Re: “For grad students, a grim job market” (April 23): I commend the News’ efforts to cover patterns of academic hiring, but its statistical snapshot of this year’s Ph.D. placement is inadvertently misleading, at least for Yale’s Comparative Literature Department.
Last year, placement for both Comparative Literature and English was unusually poor, since the downturn led to the cancellation of many positions. This year’s placement, however, was excellent in both departments. In Comparative Literature, a small program, two current students and two recent Ph.D. recipients secured tenure-track jobs at top research universities (McGill, Minnesota, Northwestern and Johns Hopkins) — most of the (always tiny number) of Comparative Literature positions — and post-doc offers from Harvard, Columbia and Stanford. Two job seekers (including Rebecca Johnson GRD ’10, who was interviewed by the News) had the relative luxury of choosing among three offers.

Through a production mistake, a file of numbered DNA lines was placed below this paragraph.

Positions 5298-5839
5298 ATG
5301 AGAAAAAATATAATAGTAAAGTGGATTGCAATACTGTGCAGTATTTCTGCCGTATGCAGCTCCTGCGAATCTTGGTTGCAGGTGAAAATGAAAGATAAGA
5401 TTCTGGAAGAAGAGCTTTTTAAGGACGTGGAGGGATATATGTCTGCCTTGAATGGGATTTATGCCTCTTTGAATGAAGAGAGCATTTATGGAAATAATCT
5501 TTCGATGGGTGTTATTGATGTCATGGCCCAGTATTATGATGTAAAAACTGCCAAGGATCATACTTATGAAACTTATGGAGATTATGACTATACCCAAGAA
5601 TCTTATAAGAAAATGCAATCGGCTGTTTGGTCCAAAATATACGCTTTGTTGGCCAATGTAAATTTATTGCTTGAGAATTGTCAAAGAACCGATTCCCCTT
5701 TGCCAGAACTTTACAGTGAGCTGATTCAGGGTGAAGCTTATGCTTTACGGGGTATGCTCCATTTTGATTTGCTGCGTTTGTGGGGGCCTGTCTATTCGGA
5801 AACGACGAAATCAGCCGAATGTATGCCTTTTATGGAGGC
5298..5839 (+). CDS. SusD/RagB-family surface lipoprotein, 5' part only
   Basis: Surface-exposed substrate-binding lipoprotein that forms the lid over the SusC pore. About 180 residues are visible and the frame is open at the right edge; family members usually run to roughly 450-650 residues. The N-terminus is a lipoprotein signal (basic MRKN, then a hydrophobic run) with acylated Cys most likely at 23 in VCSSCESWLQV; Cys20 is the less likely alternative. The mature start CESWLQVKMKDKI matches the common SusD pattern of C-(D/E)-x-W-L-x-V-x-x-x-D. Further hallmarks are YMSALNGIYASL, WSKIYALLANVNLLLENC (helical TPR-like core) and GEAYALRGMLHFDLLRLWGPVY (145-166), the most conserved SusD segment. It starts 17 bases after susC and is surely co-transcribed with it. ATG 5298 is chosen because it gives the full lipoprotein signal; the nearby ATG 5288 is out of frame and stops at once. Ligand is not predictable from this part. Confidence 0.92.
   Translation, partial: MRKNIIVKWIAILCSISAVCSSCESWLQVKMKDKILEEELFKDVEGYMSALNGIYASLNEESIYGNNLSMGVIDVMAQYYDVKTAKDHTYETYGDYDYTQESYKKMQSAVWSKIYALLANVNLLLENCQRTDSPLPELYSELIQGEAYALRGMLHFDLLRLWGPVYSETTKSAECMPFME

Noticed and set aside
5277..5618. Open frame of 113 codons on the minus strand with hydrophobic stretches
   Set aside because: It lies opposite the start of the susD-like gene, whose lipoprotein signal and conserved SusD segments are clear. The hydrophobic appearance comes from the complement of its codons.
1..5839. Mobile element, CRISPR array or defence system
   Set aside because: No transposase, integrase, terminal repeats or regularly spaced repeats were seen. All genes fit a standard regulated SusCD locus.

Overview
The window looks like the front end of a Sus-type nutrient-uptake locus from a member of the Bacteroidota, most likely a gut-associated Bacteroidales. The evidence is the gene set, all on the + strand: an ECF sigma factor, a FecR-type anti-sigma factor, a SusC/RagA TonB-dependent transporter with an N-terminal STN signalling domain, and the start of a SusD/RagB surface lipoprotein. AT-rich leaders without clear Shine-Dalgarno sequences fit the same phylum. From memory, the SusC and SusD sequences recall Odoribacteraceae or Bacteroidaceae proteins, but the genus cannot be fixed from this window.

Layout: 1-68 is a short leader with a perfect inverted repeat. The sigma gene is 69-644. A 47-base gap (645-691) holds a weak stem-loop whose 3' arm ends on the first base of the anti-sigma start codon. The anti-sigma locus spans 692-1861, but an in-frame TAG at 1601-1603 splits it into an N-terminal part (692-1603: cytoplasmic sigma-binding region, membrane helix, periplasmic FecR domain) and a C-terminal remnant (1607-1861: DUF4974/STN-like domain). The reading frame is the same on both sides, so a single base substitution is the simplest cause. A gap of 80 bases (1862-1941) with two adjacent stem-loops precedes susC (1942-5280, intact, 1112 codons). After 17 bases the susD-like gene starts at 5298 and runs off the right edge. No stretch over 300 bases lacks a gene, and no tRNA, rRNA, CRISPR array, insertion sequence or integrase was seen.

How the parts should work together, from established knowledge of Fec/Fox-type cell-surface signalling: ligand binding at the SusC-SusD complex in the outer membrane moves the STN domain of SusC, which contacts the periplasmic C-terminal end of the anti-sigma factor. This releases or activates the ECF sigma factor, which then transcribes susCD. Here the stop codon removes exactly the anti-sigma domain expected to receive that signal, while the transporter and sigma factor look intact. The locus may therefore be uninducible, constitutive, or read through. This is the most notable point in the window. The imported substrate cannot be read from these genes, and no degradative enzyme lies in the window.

Meanwhile, the News’ headline to the contrary, students who haven’t yet secured long-term employment don’t plan to abandon academia; instead, they are finishing their dissertations and continuing the job-search. (One is looking regionally, another is a current finalist for two positions abroad.)
While the academic job market is gradually shrinking, the real story may be that it has changed shape in recent years. Once, tenure-track jobs generally hired candidates straight from graduate school. Now, many favor candidates with significant post-doctoral teaching experience. Many recent Ph.D.’s find themselves first in post-docs or short-term jobs; the quest for a tenure-track position sometimes takes years. As a result, more Ph.D.’s are searching internationally, and the national annual hiring cycle is now less fixed and centralized.
Such changes make it more difficult to track placement, as short-term and long-term pictures often diverge. All the more cause for celebration, then, that three current Yale Comparative Literature students received outstanding tenure-track offers while still finishing their dissertations.
The writer is the Emily Sanford Professor of English and Comparative Literature and a placement officer for the Comparative Literature and English departments.